Researchers in Australia Find Christianity Tainted By Church Image

Study finds the image of the church to be the greatest barrier to people accepting Christian beliefs and practices

0
Sign Up for Free eNewsletter ››
By Kenneth Chan, Christian Post Editor
September 17, 2004|5:59 pm

In Australia, a study has found that the image of the church is the greatest barrier to people accepting Christian beliefs and practices, a local newspaper reported on September 12.

The study by Market Access Consulting and Research showed people were put off by pedophilia in the church, perceived intolerance towards gay and lesbian lifestyles, perceived lack of equality on the role of women, hypocritical behavior of church leaders and Christians, and Christian leaders being seen as intolerant, hypocritical and judgmental.

"The positive attributes associated with the essence of Christianity have been badly tainted by perceptions and experiences of the formalized practices of Christianity," the report says. "Christian churches were strongly associated with intolerance and lack of acceptance, things seen to be directly contradicting some of Christ's most basic messages."

The Bible Society of New South Wales commissioned the research to help with its planned 2005 marketing campaign, "Jesus. All About Life". Its communications manager Martin Johnson said that while the findings were not overly surprising, the depth of feeling against the church was.

But he added that while respondents were critical of the church, they were not of Jesus Christ.

The “Jesus. All about life” project, based on Campus Crusades' Power to Change campaigns, started in Australia when Rob Adsett, Chairman of the Christian Television Association (CTA) of Victoria, and businessman David Smith looked at how the church could use prime-time media to communicate the Gospel.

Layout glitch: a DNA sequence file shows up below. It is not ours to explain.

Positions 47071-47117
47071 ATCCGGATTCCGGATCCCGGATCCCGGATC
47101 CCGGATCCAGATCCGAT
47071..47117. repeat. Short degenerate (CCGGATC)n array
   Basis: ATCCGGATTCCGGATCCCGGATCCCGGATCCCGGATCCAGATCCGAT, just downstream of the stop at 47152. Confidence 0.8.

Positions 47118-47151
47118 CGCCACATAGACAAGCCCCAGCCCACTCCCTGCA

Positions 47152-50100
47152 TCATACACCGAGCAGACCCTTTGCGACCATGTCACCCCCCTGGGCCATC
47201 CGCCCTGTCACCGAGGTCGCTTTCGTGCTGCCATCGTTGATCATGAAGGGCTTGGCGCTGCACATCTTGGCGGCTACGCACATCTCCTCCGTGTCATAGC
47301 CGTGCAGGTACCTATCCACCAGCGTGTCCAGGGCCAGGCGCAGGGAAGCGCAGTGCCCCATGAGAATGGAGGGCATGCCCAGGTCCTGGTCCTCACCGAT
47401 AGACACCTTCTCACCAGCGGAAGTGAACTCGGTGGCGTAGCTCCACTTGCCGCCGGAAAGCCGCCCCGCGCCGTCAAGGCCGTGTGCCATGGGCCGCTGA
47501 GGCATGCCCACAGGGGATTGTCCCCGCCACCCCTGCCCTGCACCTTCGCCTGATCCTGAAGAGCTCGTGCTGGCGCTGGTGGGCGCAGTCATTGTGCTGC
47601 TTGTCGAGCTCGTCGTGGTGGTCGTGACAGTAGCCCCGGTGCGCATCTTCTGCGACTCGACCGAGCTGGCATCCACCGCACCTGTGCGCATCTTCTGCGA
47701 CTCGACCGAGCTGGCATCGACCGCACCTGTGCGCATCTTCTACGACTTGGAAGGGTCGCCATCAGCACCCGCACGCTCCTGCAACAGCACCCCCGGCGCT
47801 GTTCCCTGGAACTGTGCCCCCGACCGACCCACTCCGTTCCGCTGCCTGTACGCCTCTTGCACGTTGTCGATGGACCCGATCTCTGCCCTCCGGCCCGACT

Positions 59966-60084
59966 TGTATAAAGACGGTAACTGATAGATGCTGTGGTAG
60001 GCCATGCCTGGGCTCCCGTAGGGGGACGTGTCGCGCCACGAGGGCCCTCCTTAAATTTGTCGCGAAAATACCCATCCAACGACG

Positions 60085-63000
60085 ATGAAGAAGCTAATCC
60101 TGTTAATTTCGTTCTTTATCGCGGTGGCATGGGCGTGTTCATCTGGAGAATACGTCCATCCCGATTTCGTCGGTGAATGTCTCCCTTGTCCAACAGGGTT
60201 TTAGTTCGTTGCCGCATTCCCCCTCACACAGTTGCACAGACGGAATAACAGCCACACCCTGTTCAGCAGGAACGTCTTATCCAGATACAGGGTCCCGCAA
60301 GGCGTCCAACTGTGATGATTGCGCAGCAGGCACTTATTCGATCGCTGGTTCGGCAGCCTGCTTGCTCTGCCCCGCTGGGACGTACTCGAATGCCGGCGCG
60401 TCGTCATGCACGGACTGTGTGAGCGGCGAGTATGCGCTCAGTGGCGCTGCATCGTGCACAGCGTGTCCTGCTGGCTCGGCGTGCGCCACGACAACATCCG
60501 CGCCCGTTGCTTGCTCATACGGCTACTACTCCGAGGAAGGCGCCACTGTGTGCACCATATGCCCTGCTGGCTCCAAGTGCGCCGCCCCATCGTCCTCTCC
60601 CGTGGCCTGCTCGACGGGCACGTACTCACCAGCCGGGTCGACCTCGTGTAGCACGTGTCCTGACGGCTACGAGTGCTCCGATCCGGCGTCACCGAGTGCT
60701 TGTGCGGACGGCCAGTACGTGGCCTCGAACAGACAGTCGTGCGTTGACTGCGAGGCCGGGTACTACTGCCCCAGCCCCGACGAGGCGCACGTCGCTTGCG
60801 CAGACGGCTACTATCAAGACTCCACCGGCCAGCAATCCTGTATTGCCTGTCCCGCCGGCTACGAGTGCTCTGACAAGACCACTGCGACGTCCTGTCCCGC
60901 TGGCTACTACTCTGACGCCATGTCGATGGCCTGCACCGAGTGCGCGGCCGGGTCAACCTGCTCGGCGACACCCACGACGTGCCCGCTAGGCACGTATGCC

Follow us Get CP eNewsletter ››

"We came across Campus Crusade's 'Power to Change' (PTC) campaigns and have based our project on the success of the PTC projects in Canada and Ireland," said Adsett.

Using prime time television supported by radio and outdoor media over a four to six week period, the project will put the Christian message of hope 'on the map'.

The project will be funded by local churches and those with a vision for using the media to communicate the Good New and will run city by city with local committees already in place in Canberra and Adelaide. Partnerships have also been established with Ambassadors for Christ, Christianityworks.com and Alpha Australia, all of which are providing a range of resources and response mechanisms to tie in with the campaign.

The first aim is to run a successful pilot or test campaign in a smaller metropolitan or large regional area.

The campaign will then seek to run every six months taking in major capital cities and regional areas until December 2006.

 

Videos that May Interest You

Atheism: Why I converted to Christianity

Advertisement